Cover image for The ambitious generation : America's teenagers, motivated but directionless
The ambitious generation : America's teenagers, motivated but directionless
Schneider, Barbara L.
Personal Author:
Publication Information:
New Haven : Yale University Press, [1999]

Physical Description:
xiii, 321 pages : illustrations ; 22 cm
Format :


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HQ799.U65 S27 1999 Adult Non-Fiction Central Closed Stacks

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Reveals that the modern teenagers are not only misdirected, but often very alienated. Shows how parents and teachers can take adolescents' admirable raw ambition and provide them with direction and social support.

Author Notes

Barbara Schneider is professor of sociology at the University of Chicago and senior social scientist at the National Opinion Research Center. She currently is the co-director of the Alfred P. Sloan Center on Parents, Children, and Work
David Stevenson served as a senior adviser to the deputy secretary of education, as the assistant director for social and behavioral sciences in the Office of Science and Technology Policy, and as the deputy director of the National Council on Education Standards and Testing. He also held research and teaching positions at the University of Chicago, Stanford University, and Oberlin College

Reviews 3

Booklist Review

Opposite ends of the child-rearing spectrum are presented in these two books: one about helping troubled teens cope with their problems; the other about preparing ambitious teens for a successful career. Ferguson looks at troubled teenagers whose parents are desperate enough to send them into the desert wilderness of southern Utah for 60 days of therapy. Trooping along with the instructors and participants in the Aspen Achievement Academy, Ferguson observes troubled teenagers bare their souls about an array of problems: drug addiction, promiscuity, eating disorders, suicidal feelings. What they all have in common is a failure to respond to more conventional therapy. Their parents stay behind and undergo therapy, while the teens (many against their will) are removed from the stresses that may be behind their problems. The therapy focuses on self-awareness (keeping journals and sharing entries with the group) and self-reliance. Ferguson details the lives and troubles of the teens and the backgrounds of the instructors, in a setting of tranquil beauty. Notwithstanding the lackluster image of today's youth, Schneider and Stevenson call the current generation "America's most ambitious teenage generation ever." They cite studies showing more teens expecting to graduate from high school and go on to college than in previous generations. But the authors find many with "misaligned ambitions" or no clear idea of how to achieve the ambitions they have. The authors draw interesting parallels between the social and economic conditions facing today's youth and those of the 1950s, when young people married earlier and could earn a comfortable living working in a more industrialized economy. The authors advise educators and parents on how to help youth align their ambitions with their educational training. --Vanessa Bush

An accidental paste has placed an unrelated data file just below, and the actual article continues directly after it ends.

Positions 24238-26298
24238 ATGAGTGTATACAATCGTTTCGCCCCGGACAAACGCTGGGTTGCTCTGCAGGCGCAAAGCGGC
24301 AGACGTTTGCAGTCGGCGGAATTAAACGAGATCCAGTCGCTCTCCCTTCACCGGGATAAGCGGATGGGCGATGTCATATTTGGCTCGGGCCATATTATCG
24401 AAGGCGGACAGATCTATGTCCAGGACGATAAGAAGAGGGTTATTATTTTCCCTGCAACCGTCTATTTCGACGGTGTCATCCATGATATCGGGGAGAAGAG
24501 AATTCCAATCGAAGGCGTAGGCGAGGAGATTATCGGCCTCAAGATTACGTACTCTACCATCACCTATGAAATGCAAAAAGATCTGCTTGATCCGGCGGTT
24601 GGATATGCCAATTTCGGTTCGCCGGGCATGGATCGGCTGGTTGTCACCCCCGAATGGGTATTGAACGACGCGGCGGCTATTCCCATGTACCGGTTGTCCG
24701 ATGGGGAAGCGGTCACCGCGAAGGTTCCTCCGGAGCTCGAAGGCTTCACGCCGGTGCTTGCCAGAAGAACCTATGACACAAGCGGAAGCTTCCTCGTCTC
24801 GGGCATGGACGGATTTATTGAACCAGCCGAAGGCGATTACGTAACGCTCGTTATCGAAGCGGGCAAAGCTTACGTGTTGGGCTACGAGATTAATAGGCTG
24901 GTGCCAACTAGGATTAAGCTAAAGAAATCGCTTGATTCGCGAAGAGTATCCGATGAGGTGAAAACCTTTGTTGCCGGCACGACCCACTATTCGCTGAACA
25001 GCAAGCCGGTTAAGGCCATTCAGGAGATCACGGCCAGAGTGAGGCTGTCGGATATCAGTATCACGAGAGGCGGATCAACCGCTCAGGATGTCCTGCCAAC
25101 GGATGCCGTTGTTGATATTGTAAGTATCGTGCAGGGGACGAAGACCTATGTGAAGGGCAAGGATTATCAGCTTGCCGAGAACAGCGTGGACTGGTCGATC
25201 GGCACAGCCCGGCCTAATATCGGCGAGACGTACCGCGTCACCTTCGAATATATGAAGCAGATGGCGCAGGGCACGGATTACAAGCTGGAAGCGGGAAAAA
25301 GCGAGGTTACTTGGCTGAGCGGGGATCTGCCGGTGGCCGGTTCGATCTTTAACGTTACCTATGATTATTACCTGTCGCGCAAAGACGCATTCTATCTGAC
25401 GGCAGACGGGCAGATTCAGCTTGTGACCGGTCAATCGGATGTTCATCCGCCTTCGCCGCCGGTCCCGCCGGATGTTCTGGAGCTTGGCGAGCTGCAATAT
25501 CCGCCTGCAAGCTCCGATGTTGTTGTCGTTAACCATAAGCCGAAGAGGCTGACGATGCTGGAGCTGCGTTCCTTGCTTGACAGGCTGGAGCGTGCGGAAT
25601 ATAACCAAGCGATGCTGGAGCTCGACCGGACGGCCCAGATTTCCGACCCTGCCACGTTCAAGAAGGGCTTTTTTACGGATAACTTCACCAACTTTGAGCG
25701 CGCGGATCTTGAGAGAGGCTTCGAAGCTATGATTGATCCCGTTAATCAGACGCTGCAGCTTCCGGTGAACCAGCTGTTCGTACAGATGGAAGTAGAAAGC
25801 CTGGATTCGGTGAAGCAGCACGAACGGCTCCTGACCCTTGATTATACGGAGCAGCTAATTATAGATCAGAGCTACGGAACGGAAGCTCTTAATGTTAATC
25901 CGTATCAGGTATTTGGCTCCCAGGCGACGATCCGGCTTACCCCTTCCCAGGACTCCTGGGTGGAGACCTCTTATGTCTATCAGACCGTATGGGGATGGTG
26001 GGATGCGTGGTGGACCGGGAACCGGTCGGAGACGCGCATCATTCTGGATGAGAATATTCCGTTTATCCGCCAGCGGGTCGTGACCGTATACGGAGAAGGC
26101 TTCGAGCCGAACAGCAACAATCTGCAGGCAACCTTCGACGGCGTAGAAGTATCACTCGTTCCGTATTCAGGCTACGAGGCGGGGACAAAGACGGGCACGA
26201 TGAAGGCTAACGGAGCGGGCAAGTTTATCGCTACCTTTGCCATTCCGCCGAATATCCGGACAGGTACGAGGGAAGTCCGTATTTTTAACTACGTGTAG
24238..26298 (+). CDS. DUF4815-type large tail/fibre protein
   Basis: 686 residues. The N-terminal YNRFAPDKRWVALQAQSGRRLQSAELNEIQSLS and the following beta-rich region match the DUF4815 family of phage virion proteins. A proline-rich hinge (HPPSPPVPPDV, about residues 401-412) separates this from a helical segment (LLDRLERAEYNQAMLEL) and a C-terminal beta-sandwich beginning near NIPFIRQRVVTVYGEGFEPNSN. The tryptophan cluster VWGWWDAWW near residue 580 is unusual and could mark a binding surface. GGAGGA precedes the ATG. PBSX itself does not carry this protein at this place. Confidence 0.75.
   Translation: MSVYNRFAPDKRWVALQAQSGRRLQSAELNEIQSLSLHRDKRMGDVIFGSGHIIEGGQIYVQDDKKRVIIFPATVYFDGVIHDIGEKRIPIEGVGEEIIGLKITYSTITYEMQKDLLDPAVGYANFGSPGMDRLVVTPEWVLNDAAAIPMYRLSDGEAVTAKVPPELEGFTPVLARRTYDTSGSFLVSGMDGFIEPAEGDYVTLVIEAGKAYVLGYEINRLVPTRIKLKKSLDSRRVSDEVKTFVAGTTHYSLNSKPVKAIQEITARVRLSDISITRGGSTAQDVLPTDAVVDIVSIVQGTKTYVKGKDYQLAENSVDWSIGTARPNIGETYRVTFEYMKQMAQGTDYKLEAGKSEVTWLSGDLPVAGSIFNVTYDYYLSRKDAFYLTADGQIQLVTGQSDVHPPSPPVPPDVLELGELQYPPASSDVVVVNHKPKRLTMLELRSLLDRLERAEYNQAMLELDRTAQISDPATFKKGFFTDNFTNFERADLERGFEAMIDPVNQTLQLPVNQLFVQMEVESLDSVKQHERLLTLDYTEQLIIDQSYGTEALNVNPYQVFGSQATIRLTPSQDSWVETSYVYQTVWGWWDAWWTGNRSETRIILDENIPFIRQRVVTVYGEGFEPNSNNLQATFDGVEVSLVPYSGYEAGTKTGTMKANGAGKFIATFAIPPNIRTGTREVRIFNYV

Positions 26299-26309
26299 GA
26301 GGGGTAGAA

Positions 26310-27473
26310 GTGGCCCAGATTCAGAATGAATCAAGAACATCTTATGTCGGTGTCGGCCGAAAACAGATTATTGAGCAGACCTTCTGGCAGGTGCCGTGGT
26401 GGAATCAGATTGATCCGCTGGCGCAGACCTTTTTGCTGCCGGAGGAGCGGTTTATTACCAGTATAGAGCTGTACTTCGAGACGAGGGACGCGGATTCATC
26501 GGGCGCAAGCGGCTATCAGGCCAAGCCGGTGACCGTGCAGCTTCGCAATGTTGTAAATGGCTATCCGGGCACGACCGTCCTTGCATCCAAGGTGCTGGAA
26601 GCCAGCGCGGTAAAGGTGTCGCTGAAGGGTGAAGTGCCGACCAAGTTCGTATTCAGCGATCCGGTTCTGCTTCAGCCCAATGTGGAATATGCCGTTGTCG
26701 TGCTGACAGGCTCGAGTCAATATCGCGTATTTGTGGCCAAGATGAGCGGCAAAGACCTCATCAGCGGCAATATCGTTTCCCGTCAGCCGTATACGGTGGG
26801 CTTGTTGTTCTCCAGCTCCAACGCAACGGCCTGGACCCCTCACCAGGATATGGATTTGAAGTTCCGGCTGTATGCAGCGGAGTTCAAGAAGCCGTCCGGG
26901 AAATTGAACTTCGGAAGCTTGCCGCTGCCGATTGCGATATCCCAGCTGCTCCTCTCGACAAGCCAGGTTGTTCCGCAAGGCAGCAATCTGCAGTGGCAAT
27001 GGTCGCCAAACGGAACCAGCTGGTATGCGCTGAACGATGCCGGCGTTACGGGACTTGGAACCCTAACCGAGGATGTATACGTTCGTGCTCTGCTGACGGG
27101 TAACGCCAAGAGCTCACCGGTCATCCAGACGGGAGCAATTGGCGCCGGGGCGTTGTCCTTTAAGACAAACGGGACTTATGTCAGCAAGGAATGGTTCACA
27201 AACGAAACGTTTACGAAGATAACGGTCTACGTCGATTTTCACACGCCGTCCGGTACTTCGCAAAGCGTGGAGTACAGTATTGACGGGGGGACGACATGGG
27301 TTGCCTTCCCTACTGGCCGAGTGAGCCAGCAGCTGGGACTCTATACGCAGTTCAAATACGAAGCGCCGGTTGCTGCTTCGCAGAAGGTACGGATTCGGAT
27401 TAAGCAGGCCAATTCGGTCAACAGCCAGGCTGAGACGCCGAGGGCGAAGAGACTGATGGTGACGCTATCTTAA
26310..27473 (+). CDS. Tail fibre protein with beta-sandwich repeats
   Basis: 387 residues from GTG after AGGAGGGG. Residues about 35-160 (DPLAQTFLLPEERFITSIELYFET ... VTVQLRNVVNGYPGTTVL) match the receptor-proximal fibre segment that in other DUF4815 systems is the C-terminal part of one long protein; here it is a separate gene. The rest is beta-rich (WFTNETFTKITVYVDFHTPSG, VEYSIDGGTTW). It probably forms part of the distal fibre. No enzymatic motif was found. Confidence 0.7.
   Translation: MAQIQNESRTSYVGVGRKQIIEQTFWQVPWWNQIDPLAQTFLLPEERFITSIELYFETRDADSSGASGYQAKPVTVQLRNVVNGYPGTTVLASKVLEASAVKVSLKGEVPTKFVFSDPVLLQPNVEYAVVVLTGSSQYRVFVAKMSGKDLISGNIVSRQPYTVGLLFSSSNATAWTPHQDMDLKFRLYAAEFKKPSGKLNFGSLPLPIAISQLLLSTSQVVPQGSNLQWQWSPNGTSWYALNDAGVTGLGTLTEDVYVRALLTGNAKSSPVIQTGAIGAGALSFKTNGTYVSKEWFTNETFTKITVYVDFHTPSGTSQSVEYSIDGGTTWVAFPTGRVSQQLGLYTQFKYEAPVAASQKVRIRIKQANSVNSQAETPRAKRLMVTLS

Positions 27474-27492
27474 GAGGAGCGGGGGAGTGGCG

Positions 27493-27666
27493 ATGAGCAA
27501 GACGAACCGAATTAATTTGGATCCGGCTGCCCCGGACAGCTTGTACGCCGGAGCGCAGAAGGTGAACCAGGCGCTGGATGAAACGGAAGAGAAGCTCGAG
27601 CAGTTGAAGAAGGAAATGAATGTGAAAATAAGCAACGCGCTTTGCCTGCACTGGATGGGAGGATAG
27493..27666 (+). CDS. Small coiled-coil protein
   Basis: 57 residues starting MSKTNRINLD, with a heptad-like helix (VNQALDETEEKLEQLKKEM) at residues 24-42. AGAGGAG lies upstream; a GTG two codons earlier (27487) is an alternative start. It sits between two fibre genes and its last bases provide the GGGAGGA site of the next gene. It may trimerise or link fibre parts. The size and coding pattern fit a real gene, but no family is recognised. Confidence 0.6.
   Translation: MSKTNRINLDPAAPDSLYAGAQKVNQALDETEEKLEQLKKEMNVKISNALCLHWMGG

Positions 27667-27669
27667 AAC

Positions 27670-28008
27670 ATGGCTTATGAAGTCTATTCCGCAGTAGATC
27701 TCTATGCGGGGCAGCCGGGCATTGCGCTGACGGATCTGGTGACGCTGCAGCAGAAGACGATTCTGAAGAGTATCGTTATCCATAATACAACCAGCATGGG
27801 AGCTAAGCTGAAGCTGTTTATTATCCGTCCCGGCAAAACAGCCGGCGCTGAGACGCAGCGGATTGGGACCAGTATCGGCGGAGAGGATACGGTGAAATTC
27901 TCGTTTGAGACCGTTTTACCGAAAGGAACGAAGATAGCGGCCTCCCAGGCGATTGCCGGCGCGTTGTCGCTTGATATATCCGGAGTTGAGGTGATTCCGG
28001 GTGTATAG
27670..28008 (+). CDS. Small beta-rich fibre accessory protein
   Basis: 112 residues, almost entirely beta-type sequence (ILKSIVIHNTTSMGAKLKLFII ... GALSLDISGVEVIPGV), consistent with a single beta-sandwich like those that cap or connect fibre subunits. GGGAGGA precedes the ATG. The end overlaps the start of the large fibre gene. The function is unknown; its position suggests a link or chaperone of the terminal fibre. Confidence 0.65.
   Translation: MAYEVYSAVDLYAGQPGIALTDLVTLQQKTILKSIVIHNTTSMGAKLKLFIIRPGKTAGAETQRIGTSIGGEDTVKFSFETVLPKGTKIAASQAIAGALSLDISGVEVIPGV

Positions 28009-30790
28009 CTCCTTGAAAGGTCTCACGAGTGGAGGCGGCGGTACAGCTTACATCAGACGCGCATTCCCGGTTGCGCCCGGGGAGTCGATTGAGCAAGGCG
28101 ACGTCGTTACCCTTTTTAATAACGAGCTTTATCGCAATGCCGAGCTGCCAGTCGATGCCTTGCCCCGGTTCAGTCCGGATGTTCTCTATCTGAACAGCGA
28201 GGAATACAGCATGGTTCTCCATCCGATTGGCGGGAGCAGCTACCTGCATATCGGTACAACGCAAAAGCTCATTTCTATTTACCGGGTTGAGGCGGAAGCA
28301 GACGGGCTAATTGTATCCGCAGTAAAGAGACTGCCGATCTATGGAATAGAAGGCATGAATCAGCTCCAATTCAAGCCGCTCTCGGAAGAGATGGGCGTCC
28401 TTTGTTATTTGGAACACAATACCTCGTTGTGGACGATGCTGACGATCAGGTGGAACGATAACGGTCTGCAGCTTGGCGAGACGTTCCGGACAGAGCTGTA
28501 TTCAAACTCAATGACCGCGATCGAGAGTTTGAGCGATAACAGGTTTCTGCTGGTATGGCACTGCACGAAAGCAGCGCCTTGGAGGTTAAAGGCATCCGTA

Publisher's Weekly Review